1. Aluminum Mains, and Rods out of a Franklin Auto.

 

2. Rods out of a 1937 Packard.

 

3. Chevy Four Mains.

 

 

 

Thanks,

 

Herm.

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Edited by herm111 (see edit history)
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Sure am glad the other guys set you straight regarding oil. Saved me the trouble. Thanks !   -  Carl 

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That is correct ! There is a builder in Ohio that does Auburn engines, inserts are used on both the rods and mains.  

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On 8/8/2018 at 10:28 PM, wayne sheldon said:

I know a fellow in Auburn Califunny that has done everything from a Caterpillar to a Stutz. He is good.

However, being on a world wide web? Your location is also very important.

Let me know if the Gold Country Sierra works for you.

Sent you a private message.

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My engine always had Mobil Oil in it since 1947 when I remember seeing the Pegasus on the can and probably earlier.  Was it always detergent? Or when did it become detergent??

MobilandPegasus.svg.png

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Was going to suggest you contact Herm in Iowa but see he's already responded. A1+++++ on the babbit work as always and I presume if they do line boring it would be to the same quality standards as the rebabbiting work.The pictures say enough.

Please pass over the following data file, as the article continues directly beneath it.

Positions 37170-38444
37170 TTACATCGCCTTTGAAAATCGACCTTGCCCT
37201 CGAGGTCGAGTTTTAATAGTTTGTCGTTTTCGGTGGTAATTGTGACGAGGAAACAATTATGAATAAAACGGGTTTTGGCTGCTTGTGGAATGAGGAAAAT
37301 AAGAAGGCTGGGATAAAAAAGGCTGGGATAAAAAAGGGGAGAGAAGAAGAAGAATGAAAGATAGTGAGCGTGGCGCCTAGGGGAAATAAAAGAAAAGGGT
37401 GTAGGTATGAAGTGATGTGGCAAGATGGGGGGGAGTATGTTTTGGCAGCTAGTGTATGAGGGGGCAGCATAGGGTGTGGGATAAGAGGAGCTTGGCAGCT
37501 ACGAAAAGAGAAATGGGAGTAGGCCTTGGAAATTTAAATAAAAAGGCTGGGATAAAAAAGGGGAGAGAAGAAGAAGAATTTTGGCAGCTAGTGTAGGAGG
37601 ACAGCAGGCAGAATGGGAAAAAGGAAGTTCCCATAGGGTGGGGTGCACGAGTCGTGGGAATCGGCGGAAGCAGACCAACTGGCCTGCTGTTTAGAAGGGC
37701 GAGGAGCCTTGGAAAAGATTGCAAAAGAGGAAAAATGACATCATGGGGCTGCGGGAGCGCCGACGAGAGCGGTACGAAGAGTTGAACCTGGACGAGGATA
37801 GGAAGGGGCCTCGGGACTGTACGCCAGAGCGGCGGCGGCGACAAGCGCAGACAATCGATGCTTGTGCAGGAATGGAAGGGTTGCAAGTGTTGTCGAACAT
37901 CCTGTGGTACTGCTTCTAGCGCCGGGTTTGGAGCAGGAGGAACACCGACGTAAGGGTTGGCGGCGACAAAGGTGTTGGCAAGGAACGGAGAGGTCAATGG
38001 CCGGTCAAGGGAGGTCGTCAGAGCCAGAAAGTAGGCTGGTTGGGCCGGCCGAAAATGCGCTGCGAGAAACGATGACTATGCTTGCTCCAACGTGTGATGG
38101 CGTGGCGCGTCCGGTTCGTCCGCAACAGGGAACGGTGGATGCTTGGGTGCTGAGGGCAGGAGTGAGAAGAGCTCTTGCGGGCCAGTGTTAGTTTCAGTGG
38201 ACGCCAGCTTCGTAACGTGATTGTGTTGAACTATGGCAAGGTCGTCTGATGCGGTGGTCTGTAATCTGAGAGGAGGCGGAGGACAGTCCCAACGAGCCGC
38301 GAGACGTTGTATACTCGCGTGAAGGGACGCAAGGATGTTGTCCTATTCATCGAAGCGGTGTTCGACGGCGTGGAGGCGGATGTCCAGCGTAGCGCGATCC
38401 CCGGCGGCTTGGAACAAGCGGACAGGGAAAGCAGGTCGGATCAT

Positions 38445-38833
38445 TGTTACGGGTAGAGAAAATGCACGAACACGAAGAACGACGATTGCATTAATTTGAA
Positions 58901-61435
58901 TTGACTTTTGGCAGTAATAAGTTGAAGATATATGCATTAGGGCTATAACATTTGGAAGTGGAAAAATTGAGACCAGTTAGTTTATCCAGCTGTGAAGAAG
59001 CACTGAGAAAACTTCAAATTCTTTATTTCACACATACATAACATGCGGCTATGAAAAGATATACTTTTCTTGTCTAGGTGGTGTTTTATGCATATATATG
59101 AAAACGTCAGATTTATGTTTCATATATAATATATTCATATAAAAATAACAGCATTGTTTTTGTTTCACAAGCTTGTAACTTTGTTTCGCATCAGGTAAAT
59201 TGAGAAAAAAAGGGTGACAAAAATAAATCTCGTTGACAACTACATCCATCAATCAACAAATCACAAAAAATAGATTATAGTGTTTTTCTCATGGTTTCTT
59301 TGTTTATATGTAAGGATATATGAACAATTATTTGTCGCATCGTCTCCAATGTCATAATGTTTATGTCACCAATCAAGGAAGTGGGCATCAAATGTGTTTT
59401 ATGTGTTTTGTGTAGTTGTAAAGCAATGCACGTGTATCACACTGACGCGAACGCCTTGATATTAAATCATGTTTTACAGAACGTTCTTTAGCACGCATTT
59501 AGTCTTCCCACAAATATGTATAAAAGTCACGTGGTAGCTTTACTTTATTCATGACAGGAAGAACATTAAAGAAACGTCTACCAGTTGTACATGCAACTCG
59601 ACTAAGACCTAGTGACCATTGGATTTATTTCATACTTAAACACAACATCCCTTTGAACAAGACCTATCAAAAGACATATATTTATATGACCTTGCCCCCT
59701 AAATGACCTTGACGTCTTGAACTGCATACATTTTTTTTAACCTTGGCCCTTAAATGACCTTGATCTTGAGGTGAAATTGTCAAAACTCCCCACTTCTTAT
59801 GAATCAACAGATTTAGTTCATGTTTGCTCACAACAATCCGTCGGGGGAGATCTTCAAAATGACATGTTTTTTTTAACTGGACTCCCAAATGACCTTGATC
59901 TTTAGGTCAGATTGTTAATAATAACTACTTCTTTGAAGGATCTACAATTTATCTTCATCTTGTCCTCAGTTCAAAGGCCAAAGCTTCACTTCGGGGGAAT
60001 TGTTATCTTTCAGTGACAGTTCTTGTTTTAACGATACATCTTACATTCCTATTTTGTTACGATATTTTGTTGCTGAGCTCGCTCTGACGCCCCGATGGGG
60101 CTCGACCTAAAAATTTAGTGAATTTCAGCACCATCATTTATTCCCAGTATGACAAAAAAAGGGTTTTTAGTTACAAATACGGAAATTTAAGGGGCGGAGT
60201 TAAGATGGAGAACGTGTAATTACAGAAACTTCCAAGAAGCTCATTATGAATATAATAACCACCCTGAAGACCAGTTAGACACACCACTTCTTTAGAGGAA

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The way I heard it crude oil has a natural detergent or cleaning action that was in oils up to the 1940s. Then a new refining process took it out. This led to sludge problems so oil companies began adding detergents in 1947. It isn't detergent like you use in your washing machine but certain chemicals that keep the dirt in suspension and prevent it from gumming up your engine. At least, that is the way I heard it.

 

Multigrade oil depends on a different additive, like what STP is made of. They started making multigrade in 1951. It was the default choice in all gas stations and dealerships from the fifties on up. In other words if your car was made after WW2 chances are it hasn't used anything else but detergent oil and multigrade oil.

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Posted (edited)
1 hour ago, Tinindian said:

when did it become detergent??

From https://iselinc.com/technology/brief-history-lubrication/

we get this paragraph:

"

1930s–1940s

Additives to inhibit oxidation, resist corrosion, enhance pour points, improve viscosity indexes, and more emerge in the 1930s. From the 1940s, they are widely used in lubricant formulations, especially to prolong the performance and service life of automotive engine oils. Prior to this time, engine oils without additives would typically provide only up to 80 to 100 hours of service. Also, the late 1940s marks the beginning of systematic oil analysis: The railway industry begins using it in an effort to avoid engine failures."